• T‑Mobile US plugs 5G into racing drones.

Elsewhere in T-Mobile US

Elsewhere in T-Mobile US

Source: T-Mobile

  • T‑MobileUS (TMUS) was said to be re‑evaluating financial contributions to its Political Action Committee in the wake of the Capitol Hill riots. As with a range of US big tech companies and telcos, the NatCo is reportedly uneasy about Republican senators who backed the call of the then President Donald Trump to object to the US election results.
  • TMUS flagged a “multi‑year” and “broad‑reaching” partnership with the Drone RacingLeague (DRL), the professional e‑sports organisation for elite‑level first person view (FPV) drone racing. The tie‑up followed an undisclosed investment in DRL — which hosts the annual DRLAllianz World Championship (which is set to enter its sixth season) — by TMUS’s recently created, 5G‑focused investment vehicle T‑Mobile Ventures (TMV). The funding will help “fuel innovation in two large and growing markets —drones and tech‑powered sports”, said Neville Ray, President of Technology at TMUS.
  • TMUS filed a lawsuit against the city and county of SanFrancisco and its Department of Building Inspection, alleging that it had been hampered by “significant delays” and unwarranted red tape around cell site upgrade clearances.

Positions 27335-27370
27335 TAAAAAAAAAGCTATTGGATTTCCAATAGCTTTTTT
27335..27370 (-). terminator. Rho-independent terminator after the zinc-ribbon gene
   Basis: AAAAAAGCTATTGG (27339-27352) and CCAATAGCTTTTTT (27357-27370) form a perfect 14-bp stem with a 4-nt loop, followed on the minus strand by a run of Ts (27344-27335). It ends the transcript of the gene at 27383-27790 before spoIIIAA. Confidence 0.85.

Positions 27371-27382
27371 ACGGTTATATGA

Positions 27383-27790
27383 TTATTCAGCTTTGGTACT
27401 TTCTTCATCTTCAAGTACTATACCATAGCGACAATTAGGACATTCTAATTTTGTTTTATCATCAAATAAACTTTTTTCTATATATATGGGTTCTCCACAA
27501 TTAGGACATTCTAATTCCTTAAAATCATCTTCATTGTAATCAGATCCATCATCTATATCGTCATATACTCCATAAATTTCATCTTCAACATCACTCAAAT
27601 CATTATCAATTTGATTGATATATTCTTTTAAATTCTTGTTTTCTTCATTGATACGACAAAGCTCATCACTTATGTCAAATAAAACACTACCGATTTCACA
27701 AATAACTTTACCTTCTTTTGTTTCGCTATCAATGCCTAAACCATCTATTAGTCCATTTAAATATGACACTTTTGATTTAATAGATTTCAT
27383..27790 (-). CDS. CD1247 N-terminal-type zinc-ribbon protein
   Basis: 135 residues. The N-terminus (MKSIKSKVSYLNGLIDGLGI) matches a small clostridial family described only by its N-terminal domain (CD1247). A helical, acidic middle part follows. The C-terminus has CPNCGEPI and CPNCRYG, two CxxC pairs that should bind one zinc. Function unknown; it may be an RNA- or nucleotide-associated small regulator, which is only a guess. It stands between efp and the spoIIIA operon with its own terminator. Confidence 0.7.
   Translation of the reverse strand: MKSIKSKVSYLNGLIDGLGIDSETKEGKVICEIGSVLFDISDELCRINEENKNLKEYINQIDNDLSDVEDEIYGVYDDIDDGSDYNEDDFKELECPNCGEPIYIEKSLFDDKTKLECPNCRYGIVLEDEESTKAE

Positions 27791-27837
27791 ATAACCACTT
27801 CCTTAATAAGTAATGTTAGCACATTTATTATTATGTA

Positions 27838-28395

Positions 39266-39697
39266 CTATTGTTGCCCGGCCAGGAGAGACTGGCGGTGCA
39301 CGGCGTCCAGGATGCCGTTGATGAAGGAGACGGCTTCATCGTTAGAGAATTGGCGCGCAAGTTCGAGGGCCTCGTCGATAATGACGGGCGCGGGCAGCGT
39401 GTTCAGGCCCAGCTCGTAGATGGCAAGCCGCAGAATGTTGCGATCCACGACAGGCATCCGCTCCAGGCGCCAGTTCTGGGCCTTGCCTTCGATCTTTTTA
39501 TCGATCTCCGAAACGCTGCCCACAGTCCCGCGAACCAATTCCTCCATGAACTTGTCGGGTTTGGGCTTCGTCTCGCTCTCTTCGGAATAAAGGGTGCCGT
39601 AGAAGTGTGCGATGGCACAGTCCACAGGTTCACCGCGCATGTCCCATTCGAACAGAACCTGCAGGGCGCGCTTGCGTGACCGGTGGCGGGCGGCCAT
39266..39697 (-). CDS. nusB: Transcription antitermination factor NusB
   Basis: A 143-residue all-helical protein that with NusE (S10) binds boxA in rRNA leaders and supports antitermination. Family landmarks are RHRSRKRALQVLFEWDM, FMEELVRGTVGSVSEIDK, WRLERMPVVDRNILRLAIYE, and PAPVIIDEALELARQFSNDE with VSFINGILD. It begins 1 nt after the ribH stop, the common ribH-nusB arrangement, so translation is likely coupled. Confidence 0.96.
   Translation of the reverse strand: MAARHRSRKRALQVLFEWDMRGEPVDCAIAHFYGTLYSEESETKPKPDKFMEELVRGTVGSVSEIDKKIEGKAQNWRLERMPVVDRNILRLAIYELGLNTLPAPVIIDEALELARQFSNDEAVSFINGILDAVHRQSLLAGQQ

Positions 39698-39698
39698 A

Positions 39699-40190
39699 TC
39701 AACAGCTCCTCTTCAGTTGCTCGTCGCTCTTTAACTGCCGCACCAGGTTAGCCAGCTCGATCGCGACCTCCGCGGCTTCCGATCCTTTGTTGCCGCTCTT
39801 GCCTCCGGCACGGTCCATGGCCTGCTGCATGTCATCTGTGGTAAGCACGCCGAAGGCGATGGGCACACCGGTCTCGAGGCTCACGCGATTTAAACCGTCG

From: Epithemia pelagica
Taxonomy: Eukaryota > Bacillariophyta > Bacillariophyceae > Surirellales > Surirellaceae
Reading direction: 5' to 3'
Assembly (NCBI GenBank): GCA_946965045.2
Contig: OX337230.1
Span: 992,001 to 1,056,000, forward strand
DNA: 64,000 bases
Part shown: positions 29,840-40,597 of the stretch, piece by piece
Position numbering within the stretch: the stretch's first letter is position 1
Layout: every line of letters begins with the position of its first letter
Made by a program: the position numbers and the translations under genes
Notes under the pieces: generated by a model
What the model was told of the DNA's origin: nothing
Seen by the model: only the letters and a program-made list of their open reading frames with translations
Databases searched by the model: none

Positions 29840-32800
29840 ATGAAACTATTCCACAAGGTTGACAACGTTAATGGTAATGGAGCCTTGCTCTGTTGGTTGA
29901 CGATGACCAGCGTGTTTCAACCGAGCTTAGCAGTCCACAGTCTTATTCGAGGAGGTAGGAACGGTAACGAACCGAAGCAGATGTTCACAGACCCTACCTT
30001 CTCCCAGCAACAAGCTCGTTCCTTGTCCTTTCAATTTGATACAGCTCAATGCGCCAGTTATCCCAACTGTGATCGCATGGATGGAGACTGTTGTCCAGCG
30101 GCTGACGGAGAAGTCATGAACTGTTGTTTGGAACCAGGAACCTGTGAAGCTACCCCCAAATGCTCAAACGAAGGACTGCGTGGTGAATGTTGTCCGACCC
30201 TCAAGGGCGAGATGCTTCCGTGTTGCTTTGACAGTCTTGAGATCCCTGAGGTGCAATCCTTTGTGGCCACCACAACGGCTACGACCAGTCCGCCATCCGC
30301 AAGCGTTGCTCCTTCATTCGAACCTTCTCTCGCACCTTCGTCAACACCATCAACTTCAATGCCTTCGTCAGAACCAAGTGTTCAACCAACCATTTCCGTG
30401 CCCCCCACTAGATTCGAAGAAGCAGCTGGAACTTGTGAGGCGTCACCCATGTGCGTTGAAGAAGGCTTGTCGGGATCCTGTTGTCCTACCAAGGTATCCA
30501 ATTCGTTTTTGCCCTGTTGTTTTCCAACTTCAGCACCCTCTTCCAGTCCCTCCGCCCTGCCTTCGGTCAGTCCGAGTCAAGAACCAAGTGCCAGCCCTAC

• Marketing solutions provider Initiative, a subsidiary of Interpublic Group, was awarded a media management deal with TMUS. According to a report in Adweek, TMUS engaged Initiative after a post‑Sprint merger “mediareview” of its advertising strategy, led by consultancy ID Comms. Sprint’s incumbent media agency Horizon, rival Publicis Groupe, and WPP Group — whose Essence subsidiary helped TMUS insource some media analytics and management functions in 2018 (Deutsche Telekomwatch, #76) — are said to have lost business through the review.
  • TMUS’s legal team successfully prevented rival AT&T from registering Enhanced Push‑To‑Talk as a trademark.
  • TMUS confirmed that its cybersecurity team had “quickly shut down” a data breach that exposed some customers’ propriety network information such as phone numbers and call records. Those affected were notified.
  • John Wade, President of Commercial Aviation at inflight Wi‑Fi service provider Gogo, trumpeted the success of its commercial partnership with TMUS — which enables calls and messaging on‑board planes (Deutsche Telekomwatch, passim). Talking to RunawayGirl Network, Wade said the service was “one of the most popular add‑ons T‑Mobile has”.
  • TMUS released its “first” 5G hotspot device, the Inseego5G MiFiM2000, using equipment from mobile solutions provider Inseego (a long‑time partner on Internet of Things device management — Deutsche Telekomwatch, #75). The Wi‑Fi device is billed for its ability to connect up to 30 devices at one time, for the strength of its “enterprise-grade” data protection, and the longevity of its battery life (purportedly up to 24 hours when in use).
  • TMUS was hit by wide‑scale service disruption on 25December2020, after an explosion at an AT&T network site in Nashville, Tennessee. In a post on social media, Neville Ray, President of Technology at TMUS, said that outages were reported across “certain areas of Louisville, Nashville, Knoxville, Birmingham, and Atlanta”. Media coverage has since suggested that “paranoia about 5G technology” could have been the attacker’s motive.